Conversely, they offer themselves to test energy drinks. If the product induces them off the couch, it must be effective.
Before long, they have more work than they can handle and start recruiting their slacker friends. They set up a slacker co-operative at J’s home. They have a simple standard interview for applicants, in which all lie down: “what are you trying to avoid – a job, college, a course? Which sports do you not play? Have you ever been indicted for a felony?” They reject drinkers and stoners. They want only dedicated slackers, who can meet their standards of inactivity without artificial help.
They think of new things to test. Leisurewear. Instant meals. Pizza and other food delivery services. Easy-to-assemble products.
They offer slackers to test films and TV shows (how quickly will they fall asleep or switch to something else with the remote?) They form a slacker “focus group” for political parties and other campaigning organizations fighting apathy. As with energy drinks, if a slogan or campaign turns slackers into activists, it must be good.
Two of their friends give them other counter-intuitive ideas.
They offer the Ultimate Slob as a model for Smart-Casual clothing. If it can make him look good without effort it must be a great design.
They offer the Total Zonk, their most inert friend, to test motion detectors. If they can detect movement in him, they must be ultra-sensitive.
They realize that there is a big market for personal slacker services in their local community. Namely:
House sitting and watering plants (but not active gardening)
Minding pets (all models of cats, birds, fish, reptiles or insects, upper limit on size of dogs which require walking)
Child minding (if potty trained). Slackers prove to be ideal babysitters for over-active small children and those who demand constant attention. They refuse to fetch drinks of water, look for lost toys or deal with monsters under the bed – encouraging children themselves to take responsibility for these.
Above all, slackers develop a major service offering in waiting for deliveries and service persons for people who want to go out to work or social life. So long as there is a couch on the premises, the slacker does not fret if the promised delivery or service person is late.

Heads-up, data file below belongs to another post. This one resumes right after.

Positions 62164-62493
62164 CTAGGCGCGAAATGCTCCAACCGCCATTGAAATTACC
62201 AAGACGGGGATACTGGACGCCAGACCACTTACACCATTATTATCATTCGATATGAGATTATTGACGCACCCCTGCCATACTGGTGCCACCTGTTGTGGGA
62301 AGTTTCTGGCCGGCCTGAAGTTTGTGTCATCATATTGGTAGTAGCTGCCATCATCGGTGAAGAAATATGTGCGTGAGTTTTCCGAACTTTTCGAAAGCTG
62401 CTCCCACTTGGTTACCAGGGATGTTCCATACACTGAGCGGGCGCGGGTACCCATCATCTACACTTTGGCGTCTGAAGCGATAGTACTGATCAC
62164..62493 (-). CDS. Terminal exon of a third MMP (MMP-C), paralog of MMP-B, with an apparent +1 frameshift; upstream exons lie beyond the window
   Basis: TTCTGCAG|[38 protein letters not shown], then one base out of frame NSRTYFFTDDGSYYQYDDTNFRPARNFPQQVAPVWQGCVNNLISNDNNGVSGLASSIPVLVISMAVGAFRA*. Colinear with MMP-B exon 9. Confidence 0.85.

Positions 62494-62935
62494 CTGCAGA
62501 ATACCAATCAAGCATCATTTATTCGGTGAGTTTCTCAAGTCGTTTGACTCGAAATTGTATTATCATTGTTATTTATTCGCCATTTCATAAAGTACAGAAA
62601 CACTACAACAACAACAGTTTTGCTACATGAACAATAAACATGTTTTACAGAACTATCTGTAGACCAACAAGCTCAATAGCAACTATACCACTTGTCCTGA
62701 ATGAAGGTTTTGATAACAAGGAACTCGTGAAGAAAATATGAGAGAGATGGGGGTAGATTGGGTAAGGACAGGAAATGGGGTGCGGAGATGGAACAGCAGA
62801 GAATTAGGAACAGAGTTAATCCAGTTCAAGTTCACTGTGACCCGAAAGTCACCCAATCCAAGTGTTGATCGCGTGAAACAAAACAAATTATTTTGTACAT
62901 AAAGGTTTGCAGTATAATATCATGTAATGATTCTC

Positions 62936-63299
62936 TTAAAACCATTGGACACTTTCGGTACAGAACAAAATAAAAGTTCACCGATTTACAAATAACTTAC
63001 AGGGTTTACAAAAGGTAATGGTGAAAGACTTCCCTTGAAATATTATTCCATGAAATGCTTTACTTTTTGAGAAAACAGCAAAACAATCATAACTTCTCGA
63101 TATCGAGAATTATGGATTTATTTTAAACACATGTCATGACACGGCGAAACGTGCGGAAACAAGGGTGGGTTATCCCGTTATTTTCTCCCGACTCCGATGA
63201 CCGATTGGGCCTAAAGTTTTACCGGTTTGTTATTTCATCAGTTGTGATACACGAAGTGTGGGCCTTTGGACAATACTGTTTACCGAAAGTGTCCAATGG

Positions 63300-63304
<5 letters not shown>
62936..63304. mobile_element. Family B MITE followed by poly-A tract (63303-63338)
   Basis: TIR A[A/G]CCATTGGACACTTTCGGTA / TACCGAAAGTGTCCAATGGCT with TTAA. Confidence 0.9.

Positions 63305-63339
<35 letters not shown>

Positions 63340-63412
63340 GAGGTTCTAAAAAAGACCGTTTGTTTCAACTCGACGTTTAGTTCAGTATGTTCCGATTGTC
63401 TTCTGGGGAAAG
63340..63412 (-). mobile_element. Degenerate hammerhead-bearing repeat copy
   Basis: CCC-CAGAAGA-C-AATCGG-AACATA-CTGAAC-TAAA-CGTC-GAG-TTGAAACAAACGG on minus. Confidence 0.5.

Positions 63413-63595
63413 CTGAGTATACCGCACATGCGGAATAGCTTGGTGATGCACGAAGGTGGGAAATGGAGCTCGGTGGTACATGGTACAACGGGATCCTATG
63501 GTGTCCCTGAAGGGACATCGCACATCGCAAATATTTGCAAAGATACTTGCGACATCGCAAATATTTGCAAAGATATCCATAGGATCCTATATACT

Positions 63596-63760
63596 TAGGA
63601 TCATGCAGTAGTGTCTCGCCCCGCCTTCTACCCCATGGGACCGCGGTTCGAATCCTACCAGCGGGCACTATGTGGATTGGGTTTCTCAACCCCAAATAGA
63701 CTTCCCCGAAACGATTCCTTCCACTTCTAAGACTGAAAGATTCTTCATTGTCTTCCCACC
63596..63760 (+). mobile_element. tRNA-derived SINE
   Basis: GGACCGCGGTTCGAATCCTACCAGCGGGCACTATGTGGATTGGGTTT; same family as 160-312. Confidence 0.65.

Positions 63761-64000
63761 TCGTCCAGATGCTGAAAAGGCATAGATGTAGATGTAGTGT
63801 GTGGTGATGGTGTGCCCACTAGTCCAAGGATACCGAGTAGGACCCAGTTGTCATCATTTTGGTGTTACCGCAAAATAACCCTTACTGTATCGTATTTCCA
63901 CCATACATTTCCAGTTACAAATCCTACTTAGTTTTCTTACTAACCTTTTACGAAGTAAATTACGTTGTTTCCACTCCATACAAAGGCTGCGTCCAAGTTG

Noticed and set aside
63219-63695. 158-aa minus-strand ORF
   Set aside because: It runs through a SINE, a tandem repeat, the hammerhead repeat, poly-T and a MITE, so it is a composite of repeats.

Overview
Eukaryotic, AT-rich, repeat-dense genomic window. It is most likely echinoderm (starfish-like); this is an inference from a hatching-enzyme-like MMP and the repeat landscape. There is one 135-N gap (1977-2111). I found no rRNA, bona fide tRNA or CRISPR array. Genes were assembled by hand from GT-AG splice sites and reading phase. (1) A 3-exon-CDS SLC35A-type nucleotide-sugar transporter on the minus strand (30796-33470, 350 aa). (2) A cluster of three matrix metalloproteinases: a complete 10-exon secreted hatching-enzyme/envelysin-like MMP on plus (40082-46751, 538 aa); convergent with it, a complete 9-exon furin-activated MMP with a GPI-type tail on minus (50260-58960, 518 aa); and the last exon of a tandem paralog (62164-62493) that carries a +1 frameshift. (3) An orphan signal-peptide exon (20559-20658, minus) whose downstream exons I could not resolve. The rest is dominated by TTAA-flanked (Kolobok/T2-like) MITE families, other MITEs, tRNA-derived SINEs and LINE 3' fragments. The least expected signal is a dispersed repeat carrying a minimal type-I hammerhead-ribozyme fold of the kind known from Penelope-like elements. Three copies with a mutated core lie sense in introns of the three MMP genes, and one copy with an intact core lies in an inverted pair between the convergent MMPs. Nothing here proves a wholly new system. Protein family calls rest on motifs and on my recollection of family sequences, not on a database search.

Against their inclinations, J and T have to behave more and more like executives as their business grows. Finance and administration are irksome. Above all, they have to impose discipline on their fellow-slackers. Whatever else they do, they must turn up on time for clients. They threaten instant dismissal for being late. The threat usually works – would anyone else offer a slacker the chance to lie on someone’s couch all day and get paid? But sometimes J and T have to use the ultimate sanction: “Mom, we need you!” The mothers drive the slacker out of their comfortable headquarters with the extra-noisy vacuum cleaners.
There are some hiccups in their business.
The Ultimate Slob turns into a fashionista and a diva perfectionist. He brings out his own label.
A house sitter is so repelled by the décor of the client that he changes it successfully and moves into the interior design business.
One of the pet minders is heartbroken by the death of one of his charges and quits the business to study veterinary medicine.
Worst of all, a child minder is so depressed by the mindless cartoons that he makes his charge watch that he takes him outdoors to run around.
Despite these hiccups, the business is expanding rapidly and they need more and more slackers to sustain it. J worries that they cannot seem to find any female slackers. T tells him there are none. Women work. “Whose notes did you borrow at school? A nerd’s or a girl’s.”
At which point, of course, they get a visit from two attractive young women. They stand up, and force a few other waiting slackers to do the same. J and T wait around, for once embarrassed by the slacker ambience. J finally invites the visitors to join him and T “in our conference suite” (the family dining room.) They start the standard applicants interview (much more formally than usual, on dining chairs) but the young women cut them off. They are not there for slacker jobs. “You guys have a great business, but you need us.”